When it comes to high school, many participants were dissatisfied with the curriculum offered and the heavy emphasis on attending college right after high school. At more than one focus group, participants commented that high schools could do better at providing students with certain life skills such as financial management and understanding taxes. One participant noted that while he liked science and history, he didn’t think learning these subjects would help students find a job. Another participant suggested that high schools could teach students entrepreneurial skills so they could find success in pursuing their passions, whatever they may be.
“I have to learn so much about taxes and banks and bills … different, real-life stuff. The stuff that you really got to worry about is not what they [are] teaching you in school.”
–Focus group participant
For a few focus group participants, the lack of career choices in their programs and schools was frustrating. These students were more interested in fine arts than the STEM (science, technology, engineering and math) fields that they felt shepherded into by counselors. One participant related his feelings through a metaphor: Say your favorite fruit is grapes, but you get asked if your favorite fruit is apples or oranges. No matter your response, your options have already been decided for you, and neither is particularly appealing. These participants felt as if society did not value their talents and felt skeptical that college would lead them to where they hoped to be in the future.
Even for those who were excited to be attending college, barriers still arose. Many students, especially first-generation college students, needed guidance with filling out financial aid forms, enrolling in classes and identifying requirements they needed for their majors. Some participants said that the counseling they received at school was inadequate and that one-on-one counseling sessions with their program’s staff were essential in overcoming these hurdles. For students at Ballew, dual enrollment was also helpful for students to establish a college-bound mindset and save on the cost of college tuition.
When asked about the barriers to finding jobs that they liked, participants stressed the importance (and difficulty) of networking and knowing someone who could get them a foot in the door. Relatedly, multiple participants noted that applying for jobs in-person was critical since online application systems are omnipresent and, in their experience, hardly ever result in an interview or job offer. Other barriers include lack of transportation, not having a bank account (for direct deposit), criminal history and not having legal immigration status. For some participants, getting along with other people was a barrier to steady employment in and of itself, noting the negative experiences they have had in customer service roles.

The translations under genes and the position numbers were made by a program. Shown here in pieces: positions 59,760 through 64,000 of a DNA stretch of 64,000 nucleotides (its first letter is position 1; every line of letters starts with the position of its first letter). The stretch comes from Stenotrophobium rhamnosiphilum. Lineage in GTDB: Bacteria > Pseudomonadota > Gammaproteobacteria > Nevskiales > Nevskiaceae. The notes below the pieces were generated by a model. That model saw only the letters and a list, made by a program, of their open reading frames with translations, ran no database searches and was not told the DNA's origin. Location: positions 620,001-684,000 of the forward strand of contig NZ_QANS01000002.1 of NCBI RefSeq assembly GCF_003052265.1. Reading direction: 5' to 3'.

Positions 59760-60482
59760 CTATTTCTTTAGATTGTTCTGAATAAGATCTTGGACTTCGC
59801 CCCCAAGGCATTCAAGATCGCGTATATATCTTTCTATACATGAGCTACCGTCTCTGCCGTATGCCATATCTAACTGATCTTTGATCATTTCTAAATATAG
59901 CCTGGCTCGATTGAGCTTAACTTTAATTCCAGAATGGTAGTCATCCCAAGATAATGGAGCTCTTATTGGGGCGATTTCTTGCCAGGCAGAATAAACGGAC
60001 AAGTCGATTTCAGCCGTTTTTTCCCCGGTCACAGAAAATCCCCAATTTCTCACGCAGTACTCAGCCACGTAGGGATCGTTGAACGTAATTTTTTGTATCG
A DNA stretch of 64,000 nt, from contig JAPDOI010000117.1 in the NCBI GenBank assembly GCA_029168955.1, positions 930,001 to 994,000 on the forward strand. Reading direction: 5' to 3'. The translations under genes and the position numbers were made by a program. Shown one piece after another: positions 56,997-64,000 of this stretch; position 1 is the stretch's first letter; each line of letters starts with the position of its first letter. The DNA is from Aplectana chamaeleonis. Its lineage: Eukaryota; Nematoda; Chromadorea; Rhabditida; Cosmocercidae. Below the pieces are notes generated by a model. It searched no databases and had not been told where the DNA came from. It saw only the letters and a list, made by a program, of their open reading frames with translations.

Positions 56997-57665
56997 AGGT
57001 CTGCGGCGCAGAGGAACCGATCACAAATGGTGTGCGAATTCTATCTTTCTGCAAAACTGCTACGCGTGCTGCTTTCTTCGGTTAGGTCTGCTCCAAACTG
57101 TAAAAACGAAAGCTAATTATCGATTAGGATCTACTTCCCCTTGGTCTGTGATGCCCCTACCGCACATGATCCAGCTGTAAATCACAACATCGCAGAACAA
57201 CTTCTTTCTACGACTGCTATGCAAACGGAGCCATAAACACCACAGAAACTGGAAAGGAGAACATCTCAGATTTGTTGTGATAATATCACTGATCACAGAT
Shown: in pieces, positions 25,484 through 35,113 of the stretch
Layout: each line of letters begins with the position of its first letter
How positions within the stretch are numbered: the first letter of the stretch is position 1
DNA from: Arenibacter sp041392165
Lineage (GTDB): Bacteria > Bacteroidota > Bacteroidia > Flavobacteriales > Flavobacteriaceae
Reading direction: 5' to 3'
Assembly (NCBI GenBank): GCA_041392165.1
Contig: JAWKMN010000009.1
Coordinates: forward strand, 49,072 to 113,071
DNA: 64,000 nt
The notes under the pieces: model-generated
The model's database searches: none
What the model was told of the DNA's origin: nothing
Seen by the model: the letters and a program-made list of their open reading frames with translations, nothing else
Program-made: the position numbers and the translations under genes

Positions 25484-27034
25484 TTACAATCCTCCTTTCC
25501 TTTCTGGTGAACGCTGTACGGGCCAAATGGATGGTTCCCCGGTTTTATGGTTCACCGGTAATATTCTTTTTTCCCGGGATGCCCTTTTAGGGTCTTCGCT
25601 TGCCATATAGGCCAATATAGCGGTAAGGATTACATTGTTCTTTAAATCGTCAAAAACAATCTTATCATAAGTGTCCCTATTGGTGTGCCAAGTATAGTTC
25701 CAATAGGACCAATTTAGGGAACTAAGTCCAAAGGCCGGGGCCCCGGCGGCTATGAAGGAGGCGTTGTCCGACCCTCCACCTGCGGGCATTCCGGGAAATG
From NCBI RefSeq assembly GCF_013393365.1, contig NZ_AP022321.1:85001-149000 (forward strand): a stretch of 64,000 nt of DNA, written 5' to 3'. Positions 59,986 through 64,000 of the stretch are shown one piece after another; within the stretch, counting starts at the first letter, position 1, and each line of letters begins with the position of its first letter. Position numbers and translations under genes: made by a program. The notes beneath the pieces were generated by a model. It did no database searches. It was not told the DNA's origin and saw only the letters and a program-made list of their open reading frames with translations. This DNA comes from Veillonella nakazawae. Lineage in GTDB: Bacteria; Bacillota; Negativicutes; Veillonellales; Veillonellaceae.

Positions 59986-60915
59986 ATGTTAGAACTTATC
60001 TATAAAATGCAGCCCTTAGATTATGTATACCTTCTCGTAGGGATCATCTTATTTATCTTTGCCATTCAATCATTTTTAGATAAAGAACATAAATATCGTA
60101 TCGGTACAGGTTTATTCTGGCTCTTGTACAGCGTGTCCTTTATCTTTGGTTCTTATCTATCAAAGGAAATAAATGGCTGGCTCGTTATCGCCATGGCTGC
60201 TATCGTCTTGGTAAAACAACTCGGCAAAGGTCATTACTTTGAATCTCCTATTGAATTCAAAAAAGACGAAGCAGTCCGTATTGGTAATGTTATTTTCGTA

Focus groups in both Houston and Pharr named low wages as a problem. One participant said it was hard to find the “sweet spot” between liking one’s job and getting paid enough to get by. Another participant noted that the word “meaningful” has two definitions when it comes to jobs: Either a job fuels your passions, or it provides a stable income. Focus group participants seemed financially savvy, with one stating the exact amount of money needed to afford taking a full-time, unpaid internship. Participants in Hidalgo County commented that while their cost of living is low by statewide standards, the cost of housing and other goods is rising while wages remain stagnant.
Aspirations and Lessons Learned
On the whole, focus group participants were ambitious and optimistic. Their goals ranged from getting an associate or bachelor’s degree to owning their own business or simply being financially stable and independent. A common theme from each of the focus groups was that the participants who had reconnected wanted to pay it forward. They referenced a desire to use their future careers to help young people like themselves reconnect—by running a nonprofit, opening a community clinic or teaching barber classes, for example.
All focus groups were asked what advice they would give to their disconnected peers who may be looking to reconnect to work or school. Their responses are below.
- Part 1: Introduction
- Part 2: Texas Picture
– Race and Ethnicity
- Part 3: Insights from Opportunity Youth Focus Groups
- Part 4: Reconnection Strategies
- Part 5: Conclusion
- Part 6: Methodology
- Appendix: Data at a Glance
– Bexar County
– Dallas County
– Harris County
– Hidalgo County
- Print version